The committee's program (now online, see link below) features 40 speakers and more than 80 presentations. This is the second year I've enjoyed working with the out-of-the-box creative co-chair Paula Hinkel.
Los Angeles-area readers should know that there is a special Jewish research track on Sunday - so I'd like to encourage you to attend. There are other special tracks for DNA, technology, German and Eastern European research.
A first-ever event will be the Genealogy Blogger Summit, with the participation of Steve Danko, Dick Eastman, Leland Meitzler, George Morgan, Randy Seaver, Megan Smolenyak Smolenyak ... and me! Leland will be the moderator.
The genealogy blogging and podcast community has been keeping savvy readers up to date on all the news affecting genealogists and family historians. How do they get the information? How is it disseminated? How have bloggers changed the flow of information between vendors and their customers? How can family history blogs help exchange information and locate cousins? Come hear this exceptional group of information leaders.
The DNA track includes Bennett Greenspan of Family Tree DNA, Steve Morse and Morgan Smolyanek Smolyanek.
Greenspan's "The Evolution of the Revolution:" Since its inception in 2000, DNA testing for genealogists has emerged from a fad to “I’m glad.” The lecture will provide a short historical glimpse of genealogical DNA at its inception and turn to the problems of today: ancestral digs, anthropology, and adoption.
Steve Morse's "From DNA to Genetic Genealogy: Everything You Wanted to Know but Were Afraid to Ask:" Learn how DNA can be used for finding relatives you didn't know you had, learn about your very distant ancestors and the route they traveled. Determine if you are a Jewish high priest (Kohen).
Megan Smolenyak Smolenyak's programs: "Beyond Y-DNA: Your Genetic Genealogy Options," covering more than Y-DNA Surname studies, such as mtDNA, SNP, BioGeographical and ethnic tests, the Sorenson Molecular Genealogy Foundation and the National Geographic Genographic Project; and "Trace Your Roots with DNA" focuses on launching and managing a DNA project, test and vendor selection factors, privacy and convincing others to participate.
Sunday offers several programs of interest to Jewish researchers.
Peter Landé's "Holocaust Records as a Source for All Genealogists," focuses on the massive Bad Arolsen Holocaust archive in Germany with information on more than 17 million Holocaust victims. Some two-thirds of the 50 million records relate to non-Jews.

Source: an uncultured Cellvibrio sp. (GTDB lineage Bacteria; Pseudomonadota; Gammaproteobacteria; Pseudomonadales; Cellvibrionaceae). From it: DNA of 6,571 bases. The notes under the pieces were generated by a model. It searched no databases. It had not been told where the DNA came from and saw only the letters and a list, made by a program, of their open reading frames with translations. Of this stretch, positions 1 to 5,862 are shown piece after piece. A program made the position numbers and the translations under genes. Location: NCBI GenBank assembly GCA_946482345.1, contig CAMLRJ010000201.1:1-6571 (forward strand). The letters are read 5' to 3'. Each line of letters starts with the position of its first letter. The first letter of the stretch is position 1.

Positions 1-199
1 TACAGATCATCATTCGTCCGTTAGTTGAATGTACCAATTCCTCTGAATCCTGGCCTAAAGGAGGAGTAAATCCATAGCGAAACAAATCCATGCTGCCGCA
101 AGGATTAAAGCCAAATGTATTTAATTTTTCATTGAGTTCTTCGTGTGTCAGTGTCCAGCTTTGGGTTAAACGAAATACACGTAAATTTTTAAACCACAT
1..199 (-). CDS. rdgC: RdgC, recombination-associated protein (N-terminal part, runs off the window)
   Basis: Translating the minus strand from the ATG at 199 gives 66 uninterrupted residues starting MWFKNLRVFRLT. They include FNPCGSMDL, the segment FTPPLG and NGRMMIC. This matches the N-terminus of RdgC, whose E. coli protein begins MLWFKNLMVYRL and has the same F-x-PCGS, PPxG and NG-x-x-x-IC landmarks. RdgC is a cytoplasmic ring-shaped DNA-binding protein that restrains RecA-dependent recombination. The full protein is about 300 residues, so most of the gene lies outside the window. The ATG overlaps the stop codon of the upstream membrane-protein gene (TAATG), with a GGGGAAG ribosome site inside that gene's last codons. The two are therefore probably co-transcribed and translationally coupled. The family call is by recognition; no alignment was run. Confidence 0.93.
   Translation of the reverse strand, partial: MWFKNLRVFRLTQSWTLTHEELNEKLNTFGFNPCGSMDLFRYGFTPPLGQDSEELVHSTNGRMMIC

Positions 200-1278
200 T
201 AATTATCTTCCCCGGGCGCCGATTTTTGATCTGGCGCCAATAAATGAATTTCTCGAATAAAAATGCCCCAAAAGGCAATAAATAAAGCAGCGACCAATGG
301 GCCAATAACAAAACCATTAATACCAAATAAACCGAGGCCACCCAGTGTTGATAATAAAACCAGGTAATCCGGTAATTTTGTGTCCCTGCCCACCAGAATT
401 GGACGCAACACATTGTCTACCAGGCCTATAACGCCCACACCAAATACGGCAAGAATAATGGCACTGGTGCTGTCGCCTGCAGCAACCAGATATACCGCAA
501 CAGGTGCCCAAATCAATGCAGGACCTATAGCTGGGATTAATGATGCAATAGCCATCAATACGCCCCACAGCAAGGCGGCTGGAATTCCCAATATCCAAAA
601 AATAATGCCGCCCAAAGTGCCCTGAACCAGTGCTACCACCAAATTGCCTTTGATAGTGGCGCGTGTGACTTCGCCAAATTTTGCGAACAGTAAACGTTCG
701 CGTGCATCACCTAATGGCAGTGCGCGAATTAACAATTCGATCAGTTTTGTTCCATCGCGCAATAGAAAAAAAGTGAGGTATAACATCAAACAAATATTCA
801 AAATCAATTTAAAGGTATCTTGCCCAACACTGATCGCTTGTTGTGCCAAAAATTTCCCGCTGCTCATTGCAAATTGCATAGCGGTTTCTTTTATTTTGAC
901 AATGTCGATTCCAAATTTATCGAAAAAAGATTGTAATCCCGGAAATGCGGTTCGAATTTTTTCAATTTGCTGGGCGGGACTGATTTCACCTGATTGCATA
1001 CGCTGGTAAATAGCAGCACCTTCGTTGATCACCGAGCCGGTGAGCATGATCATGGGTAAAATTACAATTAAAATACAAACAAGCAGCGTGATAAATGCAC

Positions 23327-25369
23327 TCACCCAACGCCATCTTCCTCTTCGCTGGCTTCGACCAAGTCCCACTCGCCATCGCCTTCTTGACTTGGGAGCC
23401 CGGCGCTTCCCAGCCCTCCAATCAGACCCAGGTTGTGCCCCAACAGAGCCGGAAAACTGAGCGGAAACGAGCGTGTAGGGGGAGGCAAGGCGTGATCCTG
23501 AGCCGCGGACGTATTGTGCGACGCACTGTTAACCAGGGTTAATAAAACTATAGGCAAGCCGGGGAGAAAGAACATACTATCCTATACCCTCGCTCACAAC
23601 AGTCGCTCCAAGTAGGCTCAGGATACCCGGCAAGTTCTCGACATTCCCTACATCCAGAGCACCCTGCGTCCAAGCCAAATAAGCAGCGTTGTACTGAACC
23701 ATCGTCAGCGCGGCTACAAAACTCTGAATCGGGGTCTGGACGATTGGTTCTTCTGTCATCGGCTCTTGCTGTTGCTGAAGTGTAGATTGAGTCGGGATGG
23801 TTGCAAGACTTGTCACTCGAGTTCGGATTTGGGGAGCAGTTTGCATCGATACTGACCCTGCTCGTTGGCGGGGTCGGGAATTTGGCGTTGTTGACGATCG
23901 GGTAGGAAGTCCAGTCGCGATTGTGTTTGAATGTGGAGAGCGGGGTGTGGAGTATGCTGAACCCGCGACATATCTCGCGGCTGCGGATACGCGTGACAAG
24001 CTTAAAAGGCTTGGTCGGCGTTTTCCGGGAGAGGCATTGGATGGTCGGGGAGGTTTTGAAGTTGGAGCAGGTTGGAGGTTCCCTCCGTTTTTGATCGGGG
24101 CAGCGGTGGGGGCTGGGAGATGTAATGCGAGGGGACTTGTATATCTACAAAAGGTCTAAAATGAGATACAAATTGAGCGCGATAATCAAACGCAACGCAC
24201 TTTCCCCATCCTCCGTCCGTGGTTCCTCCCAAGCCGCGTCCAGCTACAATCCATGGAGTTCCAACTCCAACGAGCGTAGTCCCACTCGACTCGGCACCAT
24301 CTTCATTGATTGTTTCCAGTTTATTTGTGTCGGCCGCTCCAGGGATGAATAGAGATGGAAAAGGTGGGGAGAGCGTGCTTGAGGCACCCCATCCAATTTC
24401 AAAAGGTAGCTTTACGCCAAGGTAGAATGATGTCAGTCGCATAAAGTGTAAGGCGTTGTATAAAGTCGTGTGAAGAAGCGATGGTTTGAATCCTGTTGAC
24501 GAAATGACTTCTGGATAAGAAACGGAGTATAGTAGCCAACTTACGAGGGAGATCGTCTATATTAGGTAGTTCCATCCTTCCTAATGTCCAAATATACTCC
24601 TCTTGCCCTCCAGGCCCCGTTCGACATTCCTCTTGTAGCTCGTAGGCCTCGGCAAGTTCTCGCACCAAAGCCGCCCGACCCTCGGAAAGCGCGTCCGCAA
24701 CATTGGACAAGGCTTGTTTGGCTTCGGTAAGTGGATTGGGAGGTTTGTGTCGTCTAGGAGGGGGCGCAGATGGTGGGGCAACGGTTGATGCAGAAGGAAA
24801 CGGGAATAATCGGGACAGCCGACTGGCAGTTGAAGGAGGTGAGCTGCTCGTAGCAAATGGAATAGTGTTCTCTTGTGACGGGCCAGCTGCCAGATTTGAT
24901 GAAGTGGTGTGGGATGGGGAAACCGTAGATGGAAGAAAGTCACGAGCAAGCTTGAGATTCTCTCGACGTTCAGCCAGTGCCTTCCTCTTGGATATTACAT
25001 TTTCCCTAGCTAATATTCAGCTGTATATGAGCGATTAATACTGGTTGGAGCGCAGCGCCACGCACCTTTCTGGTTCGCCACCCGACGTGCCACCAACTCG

JGSLA program chair Pamela Weisberger's "When Leopold Met Lena: Marriage, Divorce and Deception in 1892 New York" is an example of how the most quirky, fascinating family scandals and stories are discovered and brought to life using court records, graveyard inscriptions, newspaper articles, city directories, census and vital records.
A fascinating new topic by San Diego's Stephanie Weiner is "A Plague on All Our Houses," covering the effects of epidemics and pandemics on archival records, death records, Jewish migration and Jewish communities. European and American events will be discussed from as early as 1348, when Jews were blamed for plagues and entire communities burned, to the 1918 Spanish influenza pandemic, when Philadelphia’s dead lay in gutters, death carts roamed the streets and steam shovels dug mass graves. These events will help researchers understand why some families and individuals simply vanished from history.
By request, I'm repeating last year's breakfast session on "Creating Hope" for the entire conference. This focuses on how writing about genealogical success gives hope to readers and searchers around the world.
The tech corner will provide access to major subscription databases and software tryouts, and the vendor room will be jammed with the "names" of genealogy. Evening programs feature Megan Smolyanek Smolyanek (on the search for Annie Moore) and Dick Eastman (family health histories), while breakfasts feature "Effective Society Management" sessions.
SCGS has also been creative about registration fees. While daily registration for non-members is $40-45 each day, the full three-day registration is only $80 until May 1 ($90 after). There are fee-added events such as breakfasts, banquet and dinner. The printed syllabus is accompanied by a free CD version.
Download the program and registration brochure here.